2. Wonderful, thought-provoking post, Marilyn. I too am less worried about efforts to stimulate thought and discussion about violence in some seemingly “violent” films and books and MUCH more worried about the times it is interwoven with humor or mockery without compassion. I’ve occasionally been immersed in a film when suddenly violence was clearly supposed to be funny . . . and it wasn’t funny at all, but I wondered how confusing that same scene could be to young people. Are you supposed to laugh? How many times does that happen before you do just laugh?? And forget that you should really be crying. And the use of violence in ‘play’ as in video games . . . disturbing isn’t even a strong enough word. Some of our friends from other countries, when sending their children to the US for university studies, expressed great fear, admitting that their image of US society is of guns and mayhem and violence on every corner. They begged their children to stay on campus unless they were with family friends like us they trusted. And most of these international students are from countries that might be described as “violent” or “lawless” or “repressive” by many in the US!
    PS I’ve been over-the-top busy of late but read your blog daily, with gratitude!


    1. It is so good to get your perspective…and I’ve missed your voice on the blog! I relate with your overseas friends. When we were in both Pakistan and Egypt I was petrified about coming to the dangerous United States. During the summer of our relocation we lived in a not so great area of Washington DC near Capitol HIll. I was terrified and there I was with 5 little kids. I would think “And people think the Middle East is dangerous??” in complete disbelief. My frustration comes in so many of us being aware of this but not being able to make a dent in the billion dollar entertainment industry.


  3. I think you’re right on. Children who watch violent murders come out being violent children, I believe.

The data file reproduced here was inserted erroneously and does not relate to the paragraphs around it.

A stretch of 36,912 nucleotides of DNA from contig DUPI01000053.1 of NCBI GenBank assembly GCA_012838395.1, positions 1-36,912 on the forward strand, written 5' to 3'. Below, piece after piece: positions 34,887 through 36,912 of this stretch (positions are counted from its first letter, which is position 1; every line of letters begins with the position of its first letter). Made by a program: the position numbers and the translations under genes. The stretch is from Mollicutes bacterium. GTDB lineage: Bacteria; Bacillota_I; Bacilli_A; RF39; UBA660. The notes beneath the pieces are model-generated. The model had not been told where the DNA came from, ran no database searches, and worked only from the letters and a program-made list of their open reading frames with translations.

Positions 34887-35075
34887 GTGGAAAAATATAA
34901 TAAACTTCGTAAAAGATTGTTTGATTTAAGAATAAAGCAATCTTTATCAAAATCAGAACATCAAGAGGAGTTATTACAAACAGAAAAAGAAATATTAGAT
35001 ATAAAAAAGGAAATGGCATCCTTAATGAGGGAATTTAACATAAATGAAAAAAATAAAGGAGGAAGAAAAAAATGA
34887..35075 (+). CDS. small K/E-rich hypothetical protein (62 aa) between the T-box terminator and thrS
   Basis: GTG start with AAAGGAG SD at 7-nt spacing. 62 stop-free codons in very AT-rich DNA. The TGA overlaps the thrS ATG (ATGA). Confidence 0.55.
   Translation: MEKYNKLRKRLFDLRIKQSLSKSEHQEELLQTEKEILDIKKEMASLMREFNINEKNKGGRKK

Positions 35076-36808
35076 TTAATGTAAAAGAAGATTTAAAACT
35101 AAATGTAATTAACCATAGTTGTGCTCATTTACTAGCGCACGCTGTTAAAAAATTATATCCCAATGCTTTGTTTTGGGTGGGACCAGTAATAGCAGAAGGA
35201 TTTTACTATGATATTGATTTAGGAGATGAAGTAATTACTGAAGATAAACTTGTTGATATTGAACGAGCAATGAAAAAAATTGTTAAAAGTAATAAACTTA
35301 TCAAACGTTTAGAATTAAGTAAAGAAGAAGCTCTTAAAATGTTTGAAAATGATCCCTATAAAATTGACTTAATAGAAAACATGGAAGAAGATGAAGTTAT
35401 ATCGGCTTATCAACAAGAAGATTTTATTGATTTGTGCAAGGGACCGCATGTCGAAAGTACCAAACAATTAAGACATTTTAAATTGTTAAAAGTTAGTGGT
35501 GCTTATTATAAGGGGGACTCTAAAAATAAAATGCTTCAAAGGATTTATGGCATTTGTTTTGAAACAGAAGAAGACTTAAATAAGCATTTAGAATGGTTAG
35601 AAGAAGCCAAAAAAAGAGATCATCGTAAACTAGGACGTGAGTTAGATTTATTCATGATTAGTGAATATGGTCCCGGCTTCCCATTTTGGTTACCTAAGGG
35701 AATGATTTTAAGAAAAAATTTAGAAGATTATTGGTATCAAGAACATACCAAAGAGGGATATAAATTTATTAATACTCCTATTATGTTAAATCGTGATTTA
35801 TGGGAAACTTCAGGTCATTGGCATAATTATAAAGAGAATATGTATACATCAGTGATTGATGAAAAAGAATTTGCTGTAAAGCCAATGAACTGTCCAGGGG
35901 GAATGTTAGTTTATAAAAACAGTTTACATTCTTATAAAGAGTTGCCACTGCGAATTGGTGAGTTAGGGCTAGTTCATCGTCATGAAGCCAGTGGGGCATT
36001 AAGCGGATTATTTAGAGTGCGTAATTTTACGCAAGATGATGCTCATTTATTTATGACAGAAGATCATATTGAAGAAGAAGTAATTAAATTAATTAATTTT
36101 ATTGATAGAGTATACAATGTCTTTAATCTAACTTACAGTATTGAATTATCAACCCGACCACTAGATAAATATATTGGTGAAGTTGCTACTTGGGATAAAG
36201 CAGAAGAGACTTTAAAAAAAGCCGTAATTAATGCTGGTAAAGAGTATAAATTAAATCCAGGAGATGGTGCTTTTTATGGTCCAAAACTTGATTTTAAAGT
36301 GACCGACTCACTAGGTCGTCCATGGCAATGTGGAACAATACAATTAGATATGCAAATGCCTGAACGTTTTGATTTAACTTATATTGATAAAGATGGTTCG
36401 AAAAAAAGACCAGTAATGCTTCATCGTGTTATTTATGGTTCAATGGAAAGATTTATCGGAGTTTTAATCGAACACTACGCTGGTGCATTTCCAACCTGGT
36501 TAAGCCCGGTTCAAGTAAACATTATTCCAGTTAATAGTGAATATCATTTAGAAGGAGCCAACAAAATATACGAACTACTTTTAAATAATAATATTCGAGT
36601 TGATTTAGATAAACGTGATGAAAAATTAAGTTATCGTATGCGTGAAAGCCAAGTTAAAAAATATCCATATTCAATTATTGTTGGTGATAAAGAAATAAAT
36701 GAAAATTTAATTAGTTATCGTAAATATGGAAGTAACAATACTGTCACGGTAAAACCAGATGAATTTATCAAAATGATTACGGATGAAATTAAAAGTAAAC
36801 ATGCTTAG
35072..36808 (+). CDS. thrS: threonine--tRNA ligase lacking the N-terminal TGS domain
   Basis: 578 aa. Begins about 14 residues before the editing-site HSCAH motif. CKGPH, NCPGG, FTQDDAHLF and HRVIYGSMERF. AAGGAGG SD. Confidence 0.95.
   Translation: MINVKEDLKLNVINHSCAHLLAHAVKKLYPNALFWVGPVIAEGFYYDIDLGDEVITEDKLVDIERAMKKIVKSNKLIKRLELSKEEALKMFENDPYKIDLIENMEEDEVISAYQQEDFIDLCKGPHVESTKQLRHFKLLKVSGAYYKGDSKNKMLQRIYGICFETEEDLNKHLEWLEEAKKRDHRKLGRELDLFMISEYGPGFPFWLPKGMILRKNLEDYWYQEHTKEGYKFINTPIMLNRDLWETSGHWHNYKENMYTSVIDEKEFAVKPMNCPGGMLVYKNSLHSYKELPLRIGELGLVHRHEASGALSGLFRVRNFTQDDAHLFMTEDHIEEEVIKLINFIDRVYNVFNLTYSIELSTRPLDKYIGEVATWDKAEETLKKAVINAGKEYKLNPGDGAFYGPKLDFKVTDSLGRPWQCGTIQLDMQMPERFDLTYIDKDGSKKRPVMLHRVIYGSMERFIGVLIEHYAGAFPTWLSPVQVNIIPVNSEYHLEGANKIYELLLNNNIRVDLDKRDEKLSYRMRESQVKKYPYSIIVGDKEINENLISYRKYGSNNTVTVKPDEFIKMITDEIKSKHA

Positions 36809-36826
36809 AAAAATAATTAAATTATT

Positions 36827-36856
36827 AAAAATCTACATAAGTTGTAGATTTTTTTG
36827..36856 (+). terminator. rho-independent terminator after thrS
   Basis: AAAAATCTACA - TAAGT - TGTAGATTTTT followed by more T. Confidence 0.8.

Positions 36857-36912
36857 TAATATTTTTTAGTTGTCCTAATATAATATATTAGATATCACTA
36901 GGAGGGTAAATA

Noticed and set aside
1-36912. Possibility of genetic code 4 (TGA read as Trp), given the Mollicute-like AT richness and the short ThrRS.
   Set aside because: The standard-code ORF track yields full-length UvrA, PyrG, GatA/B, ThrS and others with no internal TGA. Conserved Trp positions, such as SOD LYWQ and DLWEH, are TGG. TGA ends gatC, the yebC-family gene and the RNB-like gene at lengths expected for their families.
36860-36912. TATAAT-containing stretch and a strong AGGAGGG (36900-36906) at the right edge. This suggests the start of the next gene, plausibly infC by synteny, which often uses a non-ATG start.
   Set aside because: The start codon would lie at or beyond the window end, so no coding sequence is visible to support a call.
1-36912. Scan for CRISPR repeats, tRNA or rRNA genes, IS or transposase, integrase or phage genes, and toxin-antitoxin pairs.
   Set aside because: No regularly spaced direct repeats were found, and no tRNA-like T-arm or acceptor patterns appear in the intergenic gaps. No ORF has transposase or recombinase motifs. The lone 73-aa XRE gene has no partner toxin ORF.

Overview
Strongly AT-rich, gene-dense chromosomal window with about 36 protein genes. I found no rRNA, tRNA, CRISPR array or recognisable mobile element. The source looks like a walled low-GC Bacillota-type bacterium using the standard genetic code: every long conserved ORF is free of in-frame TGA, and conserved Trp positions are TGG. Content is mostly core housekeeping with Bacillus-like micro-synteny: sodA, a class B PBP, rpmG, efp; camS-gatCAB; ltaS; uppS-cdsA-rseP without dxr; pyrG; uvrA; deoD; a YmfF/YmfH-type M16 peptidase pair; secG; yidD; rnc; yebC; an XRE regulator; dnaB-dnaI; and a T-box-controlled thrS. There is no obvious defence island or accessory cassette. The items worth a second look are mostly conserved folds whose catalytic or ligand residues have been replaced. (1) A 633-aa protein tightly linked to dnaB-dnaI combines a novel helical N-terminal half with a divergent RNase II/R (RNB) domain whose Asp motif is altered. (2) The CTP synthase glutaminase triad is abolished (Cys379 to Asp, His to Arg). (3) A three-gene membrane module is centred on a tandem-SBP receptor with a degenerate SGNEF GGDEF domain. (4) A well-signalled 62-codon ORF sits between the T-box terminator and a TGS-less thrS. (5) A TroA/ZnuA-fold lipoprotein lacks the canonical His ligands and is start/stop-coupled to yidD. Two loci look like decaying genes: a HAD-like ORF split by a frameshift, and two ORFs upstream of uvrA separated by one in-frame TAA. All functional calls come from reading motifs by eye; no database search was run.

I work with 60 children living in a urban setting. Every one of them watches very violent videos, plays violent video games, and several have watched their dad/mom being killed in a very violent way. All of them have the same problem – their first reaction to anything that crosses their will is violence. They talk about killing as though it were a everyday occurrence. It shocks me. And we wonder why we have children going into schools with guns!
    I think you get my heart. I don’t know if these children will ever be able to deprogram all that they’ve taken in; I certainly hope and pray they will. But it’s scary, watching whole generation grow up like this. And I’m even more thankful that I had parents who didn’t allow me to grow up on violent videos and games. Would my life be the same had they allowed me to?


    1. Jessica – thanks for giving this personal perspective. Do you teach or work in another capacity in the community.? One physician said that the evidence of this violence affecting youth is “so irrefutable that to deny it would be like denying the Holocaust”. And I do get your heart…. I think that grace is the great deprogrammer.


      1. yes … I tell people that my life is a tale of two cities right now. ;) I’m working in two cities nearby – in the one, teaching English to a refugee family and helping with schoolwork and such, and in the other, working with urban kids, teaching them the Bible and just giving them the love many of them are missing. I love it. :)